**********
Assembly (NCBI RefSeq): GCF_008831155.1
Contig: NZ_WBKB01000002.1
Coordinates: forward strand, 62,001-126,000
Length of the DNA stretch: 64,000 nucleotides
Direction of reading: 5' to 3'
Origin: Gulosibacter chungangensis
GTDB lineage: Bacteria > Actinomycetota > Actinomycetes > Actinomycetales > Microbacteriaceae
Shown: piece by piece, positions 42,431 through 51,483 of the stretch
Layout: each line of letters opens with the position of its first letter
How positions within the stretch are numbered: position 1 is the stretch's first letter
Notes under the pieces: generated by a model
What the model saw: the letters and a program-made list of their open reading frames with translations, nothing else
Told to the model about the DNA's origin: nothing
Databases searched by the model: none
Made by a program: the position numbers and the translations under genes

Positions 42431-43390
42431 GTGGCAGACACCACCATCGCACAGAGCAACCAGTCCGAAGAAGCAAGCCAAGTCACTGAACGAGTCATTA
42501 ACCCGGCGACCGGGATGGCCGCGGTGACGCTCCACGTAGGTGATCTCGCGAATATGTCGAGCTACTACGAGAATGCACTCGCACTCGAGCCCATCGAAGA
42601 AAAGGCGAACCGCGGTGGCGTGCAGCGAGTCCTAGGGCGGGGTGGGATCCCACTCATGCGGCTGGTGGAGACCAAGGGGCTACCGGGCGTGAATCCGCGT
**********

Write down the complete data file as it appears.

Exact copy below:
Assembly (NCBI RefSeq): GCF_008831155.1
Contig: NZ_WBKB01000002.1
Coordinates: forward strand, 62,001-126,000
Length of the DNA stretch: 64,000 nucleotides
Direction of reading: 5' to 3'
Origin: Gulosibacter chungangensis
GTDB lineage: Bacteria > Actinomycetota > Actinomycetes > Actinomycetales > Microbacteriaceae
Shown: piece by piece, positions 42,431 through 51,483 of the stretch
Layout: each line of letters opens with the position of its first letter
How positions within the stretch are numbered: position 1 is the stretch's first letter
Notes under the pieces: generated by a model
What the model saw: the letters and a program-made list of their open reading frames with translations, nothing else
Told to the model about the DNA's origin: nothing
Databases searched by the model: none
Made by a program: the position numbers and the translations under genes

Positions 42431-43390
42431 GTGGCAGACACCACCATCGCACAGAGCAACCAGTCCGAAGAAGCAAGCCAAGTCACTGAACGAGTCATTA
42501 ACCCGGCGACCGGGATGGCCGCGGTGACGCTCCACGTAGGTGATCTCGCGAATATGTCGAGCTACTACGAGAATGCACTCGCACTCGAGCCCATCGAAGA
42601 AAAGGCGAACCGCGGTGGCGTGCAGCGAGTCCTAGGGCGGGGTGGGATCCCACTCATGCGGCTGGTGGAGACCAAGGGGCTACCGGGCGTGAATCCGCGT